Students and families continuously inform improving Black students’ school experience.
West High School wanted to strengthen the school experience for Black students and their families. Instead of relying on educator-driven solutions, the school engaged students and families to design change. Focus groups became multi-faceted feedback loops that changed curricula and policy. Their example of vulnerability or holding “brave space” now serves as inspiration for other schools in the network.
In this case study, students were involved in improvement efforts to see the system and design change. Learn more about the student-powered improvement framework here.
At West High School in Denver, Colorado, students and their families have been closely involved in efforts to understand and improve the school experience for Black students and their families. Part of the district’s College Ready on Track Networked Improvement, West High School spent a year testing and strengthening ways to involve students and families in their improvement efforts. Their example now serves as inspiration for other schools in the network.
Be human-centered is a key principle of improvement that drives the work at West High School. According to one assistant principal, “The focus of our school community is to serve our students and families. Therefore, it is imperative for their voices to drive the decisions and changes we make in our school.”
The design team at West High School began by designing focus groups for Black students and their families, to more deeply understand those groups’ experiences and perspectives. Over the year, the focus groups grew into multi-faceted feedback loops where students and families were repeatedly involved in helping to see the system, identify and shape change ideas, and determine direction.
One of the early lessons the team learned was about expanding how they identified who to involve. Initial outreach was to students and families who were coded as Black/African American in the district database. The team quickly realized that this demographic information left out all of those who might identify as Black/African American but were coded as biracial or multiracial. The team responded to this learning with new outreach.
The team also used rapid cycles of improvement to test and change the protocol they used with students and families. For example, their introduction to shared spaces (virtual or in-person) now includes a recognition of racism and power and the system’s failure to serve Black students and families. They also added the concept of “warm transfer” — a personal connection and transition into the space. For example, someone from the team might text or call a student or family member to walk them through how to join the virtual space and stay with them until they settle in.
From student and family focus groups, change ideas emerged including the creation of three new classes: ethnic studies, personal financial studies, and sociology (informally called the “Black Lives Matter” class). Once these classes began, students gave regular feedback about what was working and not working which led to ongoing changes.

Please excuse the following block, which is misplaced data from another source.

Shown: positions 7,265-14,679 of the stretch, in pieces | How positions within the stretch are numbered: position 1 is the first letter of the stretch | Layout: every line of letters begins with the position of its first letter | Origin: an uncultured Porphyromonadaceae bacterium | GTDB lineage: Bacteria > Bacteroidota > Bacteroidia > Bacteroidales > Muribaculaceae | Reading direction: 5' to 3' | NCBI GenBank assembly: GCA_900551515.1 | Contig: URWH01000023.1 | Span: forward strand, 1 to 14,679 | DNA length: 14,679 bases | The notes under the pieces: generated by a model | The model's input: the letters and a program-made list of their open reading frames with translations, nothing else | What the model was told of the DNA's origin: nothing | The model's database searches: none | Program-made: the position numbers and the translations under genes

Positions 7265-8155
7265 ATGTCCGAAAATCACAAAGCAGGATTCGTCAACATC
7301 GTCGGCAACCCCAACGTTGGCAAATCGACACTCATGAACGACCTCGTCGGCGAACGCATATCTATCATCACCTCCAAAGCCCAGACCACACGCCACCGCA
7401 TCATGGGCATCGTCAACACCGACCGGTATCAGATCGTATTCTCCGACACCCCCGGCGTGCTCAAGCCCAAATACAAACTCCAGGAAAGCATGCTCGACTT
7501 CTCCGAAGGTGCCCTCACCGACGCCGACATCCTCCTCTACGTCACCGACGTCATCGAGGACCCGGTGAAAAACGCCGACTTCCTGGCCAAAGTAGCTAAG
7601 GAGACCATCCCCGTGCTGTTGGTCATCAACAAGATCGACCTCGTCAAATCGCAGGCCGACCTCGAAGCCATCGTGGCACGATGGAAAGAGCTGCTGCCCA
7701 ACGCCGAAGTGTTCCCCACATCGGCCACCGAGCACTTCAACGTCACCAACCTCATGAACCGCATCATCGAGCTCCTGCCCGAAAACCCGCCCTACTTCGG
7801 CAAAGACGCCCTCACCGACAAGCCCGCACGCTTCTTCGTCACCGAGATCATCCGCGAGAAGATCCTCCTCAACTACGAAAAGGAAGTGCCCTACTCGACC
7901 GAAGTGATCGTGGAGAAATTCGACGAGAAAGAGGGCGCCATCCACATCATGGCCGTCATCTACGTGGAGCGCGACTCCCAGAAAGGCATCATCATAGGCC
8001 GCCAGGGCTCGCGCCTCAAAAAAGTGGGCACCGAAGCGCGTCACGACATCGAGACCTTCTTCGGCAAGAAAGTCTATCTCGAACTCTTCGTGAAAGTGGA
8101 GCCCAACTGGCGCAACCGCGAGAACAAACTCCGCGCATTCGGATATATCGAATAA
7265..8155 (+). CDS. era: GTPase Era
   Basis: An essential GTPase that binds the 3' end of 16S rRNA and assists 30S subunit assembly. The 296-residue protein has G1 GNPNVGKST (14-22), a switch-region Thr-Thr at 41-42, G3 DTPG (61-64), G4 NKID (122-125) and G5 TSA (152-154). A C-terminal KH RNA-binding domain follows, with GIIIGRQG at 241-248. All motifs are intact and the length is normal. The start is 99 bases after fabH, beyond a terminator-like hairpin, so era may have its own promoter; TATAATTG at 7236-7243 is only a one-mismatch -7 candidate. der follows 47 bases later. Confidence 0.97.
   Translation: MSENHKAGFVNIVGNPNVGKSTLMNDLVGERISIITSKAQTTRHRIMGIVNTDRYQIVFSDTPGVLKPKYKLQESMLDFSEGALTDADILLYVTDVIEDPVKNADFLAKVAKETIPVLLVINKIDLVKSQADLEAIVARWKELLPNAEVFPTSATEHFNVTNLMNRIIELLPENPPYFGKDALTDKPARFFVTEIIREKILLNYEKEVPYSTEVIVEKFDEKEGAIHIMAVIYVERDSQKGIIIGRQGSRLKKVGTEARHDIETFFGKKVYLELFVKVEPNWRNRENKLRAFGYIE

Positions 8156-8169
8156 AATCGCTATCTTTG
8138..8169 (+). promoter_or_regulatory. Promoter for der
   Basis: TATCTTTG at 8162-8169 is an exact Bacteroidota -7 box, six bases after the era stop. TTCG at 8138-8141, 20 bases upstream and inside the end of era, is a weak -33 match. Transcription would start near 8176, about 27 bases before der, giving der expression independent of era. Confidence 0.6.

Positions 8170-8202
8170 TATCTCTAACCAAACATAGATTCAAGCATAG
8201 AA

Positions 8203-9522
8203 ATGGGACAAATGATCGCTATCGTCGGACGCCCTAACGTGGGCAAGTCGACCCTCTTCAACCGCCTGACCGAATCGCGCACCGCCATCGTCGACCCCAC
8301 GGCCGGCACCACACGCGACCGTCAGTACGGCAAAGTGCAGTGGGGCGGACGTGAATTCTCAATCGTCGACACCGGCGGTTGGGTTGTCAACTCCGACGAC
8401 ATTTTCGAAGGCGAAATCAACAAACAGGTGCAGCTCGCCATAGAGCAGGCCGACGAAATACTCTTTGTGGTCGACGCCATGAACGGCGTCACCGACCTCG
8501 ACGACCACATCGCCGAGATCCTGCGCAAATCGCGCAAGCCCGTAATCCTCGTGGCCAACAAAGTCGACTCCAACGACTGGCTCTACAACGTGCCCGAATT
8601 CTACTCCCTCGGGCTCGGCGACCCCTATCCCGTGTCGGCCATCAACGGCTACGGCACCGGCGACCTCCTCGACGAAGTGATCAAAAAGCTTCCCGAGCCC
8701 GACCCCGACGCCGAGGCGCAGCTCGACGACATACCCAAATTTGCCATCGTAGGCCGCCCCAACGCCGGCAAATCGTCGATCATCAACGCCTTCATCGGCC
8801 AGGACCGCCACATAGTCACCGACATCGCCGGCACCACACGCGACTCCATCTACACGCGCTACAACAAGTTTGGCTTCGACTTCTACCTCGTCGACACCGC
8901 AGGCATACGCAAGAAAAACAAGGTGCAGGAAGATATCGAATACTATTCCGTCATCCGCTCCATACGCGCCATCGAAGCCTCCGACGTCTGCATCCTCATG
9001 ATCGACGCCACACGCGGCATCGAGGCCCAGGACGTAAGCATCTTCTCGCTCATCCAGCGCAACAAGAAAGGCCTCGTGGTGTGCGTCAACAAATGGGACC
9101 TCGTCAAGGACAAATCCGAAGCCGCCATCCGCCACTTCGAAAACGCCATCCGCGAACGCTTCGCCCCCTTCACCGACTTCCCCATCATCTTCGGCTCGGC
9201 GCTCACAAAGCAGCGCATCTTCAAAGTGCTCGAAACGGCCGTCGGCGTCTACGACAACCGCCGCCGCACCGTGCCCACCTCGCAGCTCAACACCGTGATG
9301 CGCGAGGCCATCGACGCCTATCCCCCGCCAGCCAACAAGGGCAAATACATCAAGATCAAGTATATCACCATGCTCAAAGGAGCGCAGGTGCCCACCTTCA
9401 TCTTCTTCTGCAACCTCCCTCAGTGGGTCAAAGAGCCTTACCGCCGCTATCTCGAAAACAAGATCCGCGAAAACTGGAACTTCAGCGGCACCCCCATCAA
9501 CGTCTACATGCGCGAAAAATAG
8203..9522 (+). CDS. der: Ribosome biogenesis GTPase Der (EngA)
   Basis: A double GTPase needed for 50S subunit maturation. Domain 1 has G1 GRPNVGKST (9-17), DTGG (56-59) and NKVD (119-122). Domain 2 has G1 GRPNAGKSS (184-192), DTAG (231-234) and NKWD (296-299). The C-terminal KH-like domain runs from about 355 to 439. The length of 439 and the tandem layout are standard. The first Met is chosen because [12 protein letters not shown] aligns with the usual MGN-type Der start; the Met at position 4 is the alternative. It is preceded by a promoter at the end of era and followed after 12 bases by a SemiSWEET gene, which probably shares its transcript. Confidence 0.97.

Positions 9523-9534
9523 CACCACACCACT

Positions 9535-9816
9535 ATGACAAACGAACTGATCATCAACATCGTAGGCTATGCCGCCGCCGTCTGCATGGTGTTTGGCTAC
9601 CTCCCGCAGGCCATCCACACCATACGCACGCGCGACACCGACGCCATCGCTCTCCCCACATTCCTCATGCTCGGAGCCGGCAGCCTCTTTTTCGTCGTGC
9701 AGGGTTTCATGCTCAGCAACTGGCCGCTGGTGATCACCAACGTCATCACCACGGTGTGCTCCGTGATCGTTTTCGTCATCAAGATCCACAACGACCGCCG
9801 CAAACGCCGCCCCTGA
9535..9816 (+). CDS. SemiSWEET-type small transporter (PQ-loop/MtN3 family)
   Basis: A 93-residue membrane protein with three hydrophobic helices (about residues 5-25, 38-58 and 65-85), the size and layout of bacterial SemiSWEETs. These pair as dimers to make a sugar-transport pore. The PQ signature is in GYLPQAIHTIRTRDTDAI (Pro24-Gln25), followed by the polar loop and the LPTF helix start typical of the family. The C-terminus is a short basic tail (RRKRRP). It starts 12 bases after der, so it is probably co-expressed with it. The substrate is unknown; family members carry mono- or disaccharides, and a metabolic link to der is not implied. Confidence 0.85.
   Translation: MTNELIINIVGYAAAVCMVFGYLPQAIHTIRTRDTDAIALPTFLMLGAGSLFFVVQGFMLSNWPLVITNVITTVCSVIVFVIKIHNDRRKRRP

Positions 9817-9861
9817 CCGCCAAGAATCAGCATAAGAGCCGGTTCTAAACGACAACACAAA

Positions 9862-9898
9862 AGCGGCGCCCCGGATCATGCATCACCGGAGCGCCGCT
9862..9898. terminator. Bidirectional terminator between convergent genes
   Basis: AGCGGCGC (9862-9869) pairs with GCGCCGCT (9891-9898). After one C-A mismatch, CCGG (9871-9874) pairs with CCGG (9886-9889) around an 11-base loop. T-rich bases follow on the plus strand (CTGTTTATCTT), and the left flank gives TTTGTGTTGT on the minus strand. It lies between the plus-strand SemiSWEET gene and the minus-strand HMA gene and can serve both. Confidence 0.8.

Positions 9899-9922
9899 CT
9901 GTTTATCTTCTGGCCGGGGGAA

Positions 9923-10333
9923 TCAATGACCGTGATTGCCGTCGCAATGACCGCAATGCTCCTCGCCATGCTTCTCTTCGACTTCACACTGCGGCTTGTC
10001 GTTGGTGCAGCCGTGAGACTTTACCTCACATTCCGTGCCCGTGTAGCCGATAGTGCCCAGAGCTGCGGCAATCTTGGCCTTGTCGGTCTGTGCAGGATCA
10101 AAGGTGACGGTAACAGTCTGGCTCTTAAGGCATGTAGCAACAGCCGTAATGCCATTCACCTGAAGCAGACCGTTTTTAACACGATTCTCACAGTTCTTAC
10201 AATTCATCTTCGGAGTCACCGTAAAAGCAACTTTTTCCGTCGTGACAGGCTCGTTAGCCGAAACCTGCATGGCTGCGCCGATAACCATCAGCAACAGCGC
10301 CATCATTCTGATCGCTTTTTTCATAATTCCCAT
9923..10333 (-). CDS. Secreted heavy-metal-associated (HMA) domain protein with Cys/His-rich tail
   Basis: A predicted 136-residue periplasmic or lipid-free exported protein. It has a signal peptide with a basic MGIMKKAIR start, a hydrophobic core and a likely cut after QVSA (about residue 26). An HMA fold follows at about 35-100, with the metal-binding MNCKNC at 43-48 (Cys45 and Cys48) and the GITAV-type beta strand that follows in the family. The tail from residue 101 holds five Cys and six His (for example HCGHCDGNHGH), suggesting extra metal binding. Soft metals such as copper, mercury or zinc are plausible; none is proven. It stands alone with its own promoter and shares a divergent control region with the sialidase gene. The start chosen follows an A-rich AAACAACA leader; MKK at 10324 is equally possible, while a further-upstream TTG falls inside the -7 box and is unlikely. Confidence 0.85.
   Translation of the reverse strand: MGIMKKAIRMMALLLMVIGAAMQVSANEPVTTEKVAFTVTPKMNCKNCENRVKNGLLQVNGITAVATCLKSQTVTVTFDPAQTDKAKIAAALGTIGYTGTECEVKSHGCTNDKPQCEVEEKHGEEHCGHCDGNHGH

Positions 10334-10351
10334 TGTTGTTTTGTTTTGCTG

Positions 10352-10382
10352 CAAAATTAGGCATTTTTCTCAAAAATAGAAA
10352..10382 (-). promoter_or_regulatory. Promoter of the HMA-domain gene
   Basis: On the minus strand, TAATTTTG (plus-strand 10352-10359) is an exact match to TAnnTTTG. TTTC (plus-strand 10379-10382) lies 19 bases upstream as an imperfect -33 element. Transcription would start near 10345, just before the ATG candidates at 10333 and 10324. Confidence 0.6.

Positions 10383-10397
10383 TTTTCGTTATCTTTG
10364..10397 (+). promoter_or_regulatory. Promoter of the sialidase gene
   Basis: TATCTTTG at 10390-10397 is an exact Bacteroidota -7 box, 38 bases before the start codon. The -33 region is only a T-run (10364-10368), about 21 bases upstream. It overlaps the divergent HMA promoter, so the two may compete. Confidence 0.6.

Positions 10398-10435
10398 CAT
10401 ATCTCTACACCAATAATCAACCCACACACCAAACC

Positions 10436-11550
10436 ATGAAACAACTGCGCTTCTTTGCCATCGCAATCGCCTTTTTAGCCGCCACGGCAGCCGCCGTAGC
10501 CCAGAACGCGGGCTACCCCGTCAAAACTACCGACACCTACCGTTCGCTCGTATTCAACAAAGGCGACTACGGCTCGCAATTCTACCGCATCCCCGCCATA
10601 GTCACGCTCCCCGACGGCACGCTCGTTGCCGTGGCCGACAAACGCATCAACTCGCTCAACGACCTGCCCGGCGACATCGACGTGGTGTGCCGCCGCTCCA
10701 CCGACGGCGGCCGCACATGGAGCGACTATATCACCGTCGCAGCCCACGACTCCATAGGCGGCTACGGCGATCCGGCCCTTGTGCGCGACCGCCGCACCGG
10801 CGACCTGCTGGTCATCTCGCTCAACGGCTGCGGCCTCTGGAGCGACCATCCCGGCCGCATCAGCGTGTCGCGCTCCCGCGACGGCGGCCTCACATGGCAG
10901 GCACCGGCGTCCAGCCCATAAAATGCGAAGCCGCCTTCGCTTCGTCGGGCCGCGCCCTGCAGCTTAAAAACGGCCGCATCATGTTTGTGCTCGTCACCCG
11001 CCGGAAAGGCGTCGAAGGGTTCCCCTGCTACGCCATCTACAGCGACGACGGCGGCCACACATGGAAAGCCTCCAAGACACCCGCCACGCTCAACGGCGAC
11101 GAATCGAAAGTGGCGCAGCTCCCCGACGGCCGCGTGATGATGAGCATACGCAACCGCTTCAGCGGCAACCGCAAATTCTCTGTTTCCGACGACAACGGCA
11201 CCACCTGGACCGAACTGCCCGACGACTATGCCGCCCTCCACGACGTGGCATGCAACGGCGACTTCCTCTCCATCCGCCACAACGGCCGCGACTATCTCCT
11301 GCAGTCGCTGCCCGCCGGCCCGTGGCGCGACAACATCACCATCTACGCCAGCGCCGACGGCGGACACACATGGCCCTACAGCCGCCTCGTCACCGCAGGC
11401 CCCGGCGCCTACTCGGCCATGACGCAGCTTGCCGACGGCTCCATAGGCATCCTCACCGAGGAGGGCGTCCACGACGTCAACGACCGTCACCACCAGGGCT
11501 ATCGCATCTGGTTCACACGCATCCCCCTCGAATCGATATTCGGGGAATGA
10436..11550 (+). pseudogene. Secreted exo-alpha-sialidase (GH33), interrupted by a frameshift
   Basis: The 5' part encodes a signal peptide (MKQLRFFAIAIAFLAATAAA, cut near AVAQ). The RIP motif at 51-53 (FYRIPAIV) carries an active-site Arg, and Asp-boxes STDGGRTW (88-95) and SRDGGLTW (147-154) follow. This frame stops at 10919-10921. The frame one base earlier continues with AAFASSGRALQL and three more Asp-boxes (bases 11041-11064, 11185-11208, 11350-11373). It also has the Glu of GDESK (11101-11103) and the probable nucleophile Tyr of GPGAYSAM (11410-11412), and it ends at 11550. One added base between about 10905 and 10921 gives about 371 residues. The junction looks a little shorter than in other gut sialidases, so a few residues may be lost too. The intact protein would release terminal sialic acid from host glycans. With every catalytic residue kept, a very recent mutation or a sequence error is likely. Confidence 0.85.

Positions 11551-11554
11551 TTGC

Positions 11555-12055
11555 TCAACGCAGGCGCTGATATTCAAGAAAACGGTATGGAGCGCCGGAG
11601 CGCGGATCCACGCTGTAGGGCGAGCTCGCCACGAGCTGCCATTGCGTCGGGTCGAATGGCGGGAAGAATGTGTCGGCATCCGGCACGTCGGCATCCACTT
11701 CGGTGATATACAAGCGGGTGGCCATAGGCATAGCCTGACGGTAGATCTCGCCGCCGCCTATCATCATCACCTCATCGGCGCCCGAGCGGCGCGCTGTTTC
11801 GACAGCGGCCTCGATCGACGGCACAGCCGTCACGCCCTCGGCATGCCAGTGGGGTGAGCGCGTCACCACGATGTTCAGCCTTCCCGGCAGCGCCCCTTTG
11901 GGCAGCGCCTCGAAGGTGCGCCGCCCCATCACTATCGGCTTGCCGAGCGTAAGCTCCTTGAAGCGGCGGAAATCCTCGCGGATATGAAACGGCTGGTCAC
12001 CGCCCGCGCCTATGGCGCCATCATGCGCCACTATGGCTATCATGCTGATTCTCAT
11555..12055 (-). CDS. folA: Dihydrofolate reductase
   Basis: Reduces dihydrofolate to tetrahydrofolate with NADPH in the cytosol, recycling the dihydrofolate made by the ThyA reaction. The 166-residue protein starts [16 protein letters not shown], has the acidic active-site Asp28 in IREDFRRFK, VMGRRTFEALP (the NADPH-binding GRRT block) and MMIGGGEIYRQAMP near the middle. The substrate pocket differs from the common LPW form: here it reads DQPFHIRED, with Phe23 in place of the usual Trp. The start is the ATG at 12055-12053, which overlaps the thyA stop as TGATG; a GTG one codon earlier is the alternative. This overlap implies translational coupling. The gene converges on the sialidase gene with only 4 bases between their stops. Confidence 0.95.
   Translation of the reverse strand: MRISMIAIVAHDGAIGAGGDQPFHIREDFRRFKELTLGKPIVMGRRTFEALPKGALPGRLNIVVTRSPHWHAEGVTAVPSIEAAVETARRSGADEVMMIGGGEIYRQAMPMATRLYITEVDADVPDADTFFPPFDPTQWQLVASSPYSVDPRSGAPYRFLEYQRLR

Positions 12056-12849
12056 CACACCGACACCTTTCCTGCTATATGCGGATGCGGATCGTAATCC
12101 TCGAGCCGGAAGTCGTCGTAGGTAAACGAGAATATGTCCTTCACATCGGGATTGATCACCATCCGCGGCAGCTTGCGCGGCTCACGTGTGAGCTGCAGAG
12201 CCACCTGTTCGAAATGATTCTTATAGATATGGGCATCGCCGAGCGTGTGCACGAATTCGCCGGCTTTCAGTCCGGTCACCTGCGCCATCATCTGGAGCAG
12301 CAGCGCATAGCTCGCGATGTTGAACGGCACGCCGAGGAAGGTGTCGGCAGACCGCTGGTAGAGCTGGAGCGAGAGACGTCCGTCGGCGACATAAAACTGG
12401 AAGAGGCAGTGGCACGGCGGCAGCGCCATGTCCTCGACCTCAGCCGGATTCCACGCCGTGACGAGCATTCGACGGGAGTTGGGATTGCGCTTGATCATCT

Focus groups have become “360-degree communication in cycles and community action sessions,” said Derek Pike, Assistant Principal. He continued, “We bring people back as often as possible to tell us thumbs up, thumbs down, did we miss the mark.”
The student and family partnerships at West High School have become an inspiration and model to other schools in the network, says John Albright, Student Engagement Director and Project Director for the College Ready On Track Networked Improvement Community. Next year, more schools in the network will deepen their student and family partnerships using lessons learned from West High School.
By creating feedback loops, rather than one-time listening sessions, students and families have a deeper level of involvement. And, it is not only about deep listening; involvement now means everything from feedback to action.
The team at West High School has learned a number of lessons about creating what they call “brave space” for authentic student and family partnerships. Labeling power dynamics, acknowledging racism and historic harm, and focusing on warm transfer into the group are just a few of the many things described in their story and reflected in the focus group protocol [hyperlink]. Promoting vulnerability among all involved is an important component of brave space. Creating brave space also means that leaders/facilitators are on their own personal learning journeys about race, power, and privilege. “We must examine who we are and how we show up,” said Derek Pike.
From the beginning, the team at West High School prioritized the involvement of both students and their families. More than 40 family members who identify as Black, including 24 students, participated in one or more of the ongoing engagement opportunities. One staff member spoke to the power of partnering with both students and families, “[Through this engagement] we have come to that middle ground where we all understand each other and are better able to tolerate each other and live in harmony and as one. To have a beautiful school.”
The team at West High School strives to bring back students and families as often as possible. By creating feedback loops, rather than one-time listening sessions, students and families have a deeper level of involvement. And, it is not only about deep listening; involvement now means everything from feedback to action. To culminate the success of the ongoing partnership, the team recently held a celebration for students and families who have been involved.
According to Rhianna Burroughs, Assistant Superintendent, “Our response to feedback has resulted in changes this year to improve the student experience, but the journey has just begun. This is an iterative process where student and family voices have to consistently be heard.”